Floating in the Neversink by Andrea Simon
In the summer of 1955, nine-year-old Amanda Gerber tearfully leaves her best friend, Francine, and their adventurous life on her block in Brooklyn’s Flatbush. She joins her cantankerous family on the long, hot drive to her grandmother’s home in the Catskill Mountains among the city’s Jews who flock to countless hotels and bungalow colonies in the heyday of the Borscht Belt. In the idyllic mountains, Amanda becomes ensconced in the tumult of her extended family and their friends, often seeking solace in the woods with her beloved cousin Laura.
Through the following summers, interspersed with the heightened drama of her emotionally charged city life, Mandy faces severe tests to her survival mechanisms, including the pain of loss, abuse, and betrayal, while family secrets threaten to disrupt her life even further. A novel-in-stories, Floating in the Neversink is a testament to the power of survival, friendship, and love.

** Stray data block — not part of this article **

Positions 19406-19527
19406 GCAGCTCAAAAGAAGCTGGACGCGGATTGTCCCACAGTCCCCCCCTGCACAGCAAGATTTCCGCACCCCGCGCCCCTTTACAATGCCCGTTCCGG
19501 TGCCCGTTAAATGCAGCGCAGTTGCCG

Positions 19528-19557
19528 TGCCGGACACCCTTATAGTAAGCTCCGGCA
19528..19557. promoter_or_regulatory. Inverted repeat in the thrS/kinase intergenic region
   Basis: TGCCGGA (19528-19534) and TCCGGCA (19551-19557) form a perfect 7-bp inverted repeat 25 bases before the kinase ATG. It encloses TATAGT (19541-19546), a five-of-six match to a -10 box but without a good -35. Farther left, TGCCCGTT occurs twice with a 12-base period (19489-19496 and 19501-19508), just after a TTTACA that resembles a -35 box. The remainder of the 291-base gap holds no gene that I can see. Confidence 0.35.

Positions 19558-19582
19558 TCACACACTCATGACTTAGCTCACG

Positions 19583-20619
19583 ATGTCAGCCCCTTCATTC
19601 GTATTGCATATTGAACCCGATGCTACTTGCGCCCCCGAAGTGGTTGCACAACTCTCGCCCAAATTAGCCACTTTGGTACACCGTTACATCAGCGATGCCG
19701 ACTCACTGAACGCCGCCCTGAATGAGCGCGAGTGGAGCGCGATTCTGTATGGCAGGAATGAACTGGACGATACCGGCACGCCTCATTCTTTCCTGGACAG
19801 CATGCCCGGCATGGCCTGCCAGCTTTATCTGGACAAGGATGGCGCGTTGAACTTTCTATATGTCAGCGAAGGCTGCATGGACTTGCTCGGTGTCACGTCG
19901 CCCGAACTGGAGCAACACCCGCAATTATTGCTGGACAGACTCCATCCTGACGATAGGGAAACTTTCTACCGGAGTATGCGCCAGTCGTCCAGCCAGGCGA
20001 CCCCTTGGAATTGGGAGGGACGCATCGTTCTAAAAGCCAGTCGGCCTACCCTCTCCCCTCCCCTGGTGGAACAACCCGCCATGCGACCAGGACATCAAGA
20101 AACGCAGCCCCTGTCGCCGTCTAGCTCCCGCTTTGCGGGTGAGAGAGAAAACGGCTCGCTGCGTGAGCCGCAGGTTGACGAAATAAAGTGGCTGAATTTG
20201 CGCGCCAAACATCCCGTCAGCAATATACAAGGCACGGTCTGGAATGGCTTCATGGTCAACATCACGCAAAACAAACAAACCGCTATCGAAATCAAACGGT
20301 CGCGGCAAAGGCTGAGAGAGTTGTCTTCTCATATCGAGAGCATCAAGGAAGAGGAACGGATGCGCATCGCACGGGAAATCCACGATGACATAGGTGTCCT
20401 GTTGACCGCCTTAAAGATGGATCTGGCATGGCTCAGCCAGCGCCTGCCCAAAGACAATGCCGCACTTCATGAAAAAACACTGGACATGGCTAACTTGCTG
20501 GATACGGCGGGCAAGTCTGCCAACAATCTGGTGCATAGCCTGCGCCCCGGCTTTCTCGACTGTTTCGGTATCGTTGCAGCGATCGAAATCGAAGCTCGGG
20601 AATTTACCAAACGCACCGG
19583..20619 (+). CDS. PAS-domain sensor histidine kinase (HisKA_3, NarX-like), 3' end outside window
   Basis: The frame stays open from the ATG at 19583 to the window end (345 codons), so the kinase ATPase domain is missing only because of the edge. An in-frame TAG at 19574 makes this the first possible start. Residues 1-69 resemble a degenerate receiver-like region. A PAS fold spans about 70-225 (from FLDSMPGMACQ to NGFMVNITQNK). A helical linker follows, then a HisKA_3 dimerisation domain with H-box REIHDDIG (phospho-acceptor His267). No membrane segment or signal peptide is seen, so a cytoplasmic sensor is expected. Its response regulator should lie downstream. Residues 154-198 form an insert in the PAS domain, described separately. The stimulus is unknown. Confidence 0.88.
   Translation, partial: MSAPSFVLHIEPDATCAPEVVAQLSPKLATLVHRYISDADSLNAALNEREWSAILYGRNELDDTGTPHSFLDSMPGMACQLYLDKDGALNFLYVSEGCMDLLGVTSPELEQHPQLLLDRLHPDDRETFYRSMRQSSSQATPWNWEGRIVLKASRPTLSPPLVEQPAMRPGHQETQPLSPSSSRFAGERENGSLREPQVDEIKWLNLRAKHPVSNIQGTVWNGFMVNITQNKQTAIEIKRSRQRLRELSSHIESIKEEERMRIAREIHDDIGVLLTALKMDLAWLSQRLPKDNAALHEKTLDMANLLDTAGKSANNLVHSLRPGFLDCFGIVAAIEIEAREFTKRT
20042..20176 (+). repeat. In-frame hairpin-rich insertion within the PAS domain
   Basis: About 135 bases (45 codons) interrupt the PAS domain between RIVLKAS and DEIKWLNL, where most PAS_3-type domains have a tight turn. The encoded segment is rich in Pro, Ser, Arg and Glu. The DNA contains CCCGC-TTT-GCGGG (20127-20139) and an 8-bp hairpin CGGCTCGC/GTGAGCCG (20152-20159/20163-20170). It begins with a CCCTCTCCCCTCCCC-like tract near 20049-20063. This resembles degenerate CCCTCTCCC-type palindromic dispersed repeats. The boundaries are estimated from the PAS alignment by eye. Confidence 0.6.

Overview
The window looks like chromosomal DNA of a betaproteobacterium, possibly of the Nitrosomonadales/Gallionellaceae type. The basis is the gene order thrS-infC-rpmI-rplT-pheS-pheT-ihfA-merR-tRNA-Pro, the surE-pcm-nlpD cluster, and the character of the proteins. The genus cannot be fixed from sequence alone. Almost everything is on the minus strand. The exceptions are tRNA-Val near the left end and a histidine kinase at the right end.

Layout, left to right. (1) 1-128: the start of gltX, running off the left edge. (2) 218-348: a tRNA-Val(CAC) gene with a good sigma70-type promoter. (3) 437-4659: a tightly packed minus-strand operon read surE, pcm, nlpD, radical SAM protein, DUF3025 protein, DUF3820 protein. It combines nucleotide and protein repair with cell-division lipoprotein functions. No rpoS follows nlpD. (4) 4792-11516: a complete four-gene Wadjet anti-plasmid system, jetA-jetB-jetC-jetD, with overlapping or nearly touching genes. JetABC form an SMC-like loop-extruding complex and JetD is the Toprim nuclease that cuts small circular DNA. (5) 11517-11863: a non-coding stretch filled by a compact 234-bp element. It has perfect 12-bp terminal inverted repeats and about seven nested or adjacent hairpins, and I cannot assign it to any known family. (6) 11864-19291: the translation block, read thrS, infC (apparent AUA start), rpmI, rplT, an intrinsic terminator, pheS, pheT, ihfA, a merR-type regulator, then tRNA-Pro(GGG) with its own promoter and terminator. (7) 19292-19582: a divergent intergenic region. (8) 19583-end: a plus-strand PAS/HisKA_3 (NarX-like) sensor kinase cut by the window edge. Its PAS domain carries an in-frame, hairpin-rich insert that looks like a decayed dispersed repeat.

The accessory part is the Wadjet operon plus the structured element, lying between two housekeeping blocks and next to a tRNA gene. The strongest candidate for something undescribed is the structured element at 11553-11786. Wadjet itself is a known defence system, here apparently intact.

October 2nd, 2019
Historical Fiction/Coming of Age Fiction
I am always drawn to coming of age books and was intrigued when I read that Floating in the Neversink was a novel told through a collection of “coming of age” stories. The narrator is a pre-teen living in the mid-1950s. Nine-year-old Mandy travels to the Catskills with her family and is mourning the loss of her best friend Francine and life back at home in Brooklyn.
While I have never been to the Catskills, author Andrea Simon’s detailed writing helped me imagine what daily life looked like during this time. The 1950s Borscht Belt was detailed so beautifully that I felt transported there myself. Simon’s writing also brought back memories of my own summer adventures at a child.
While many of the stories include light-hearted moments and observations, there are heavier topics interspersed that give this book a level of depth and introspection. I especially loved how mental health and abuse were covered in a thoughtful yet powerful manner. The stories weaved together childhood friendship, loyalty, secrets, betrayal and finding your true self and voice.
I found that the “story format” worked well with Mandy narrating a snapshot of her life. These stories included many things that a preteen would be focusing on while also incorporating the darker parts of her daily life. In a time when many more complicated issues were often “swept under the rug” and not discussed, this was a fascinating way of sharing this story.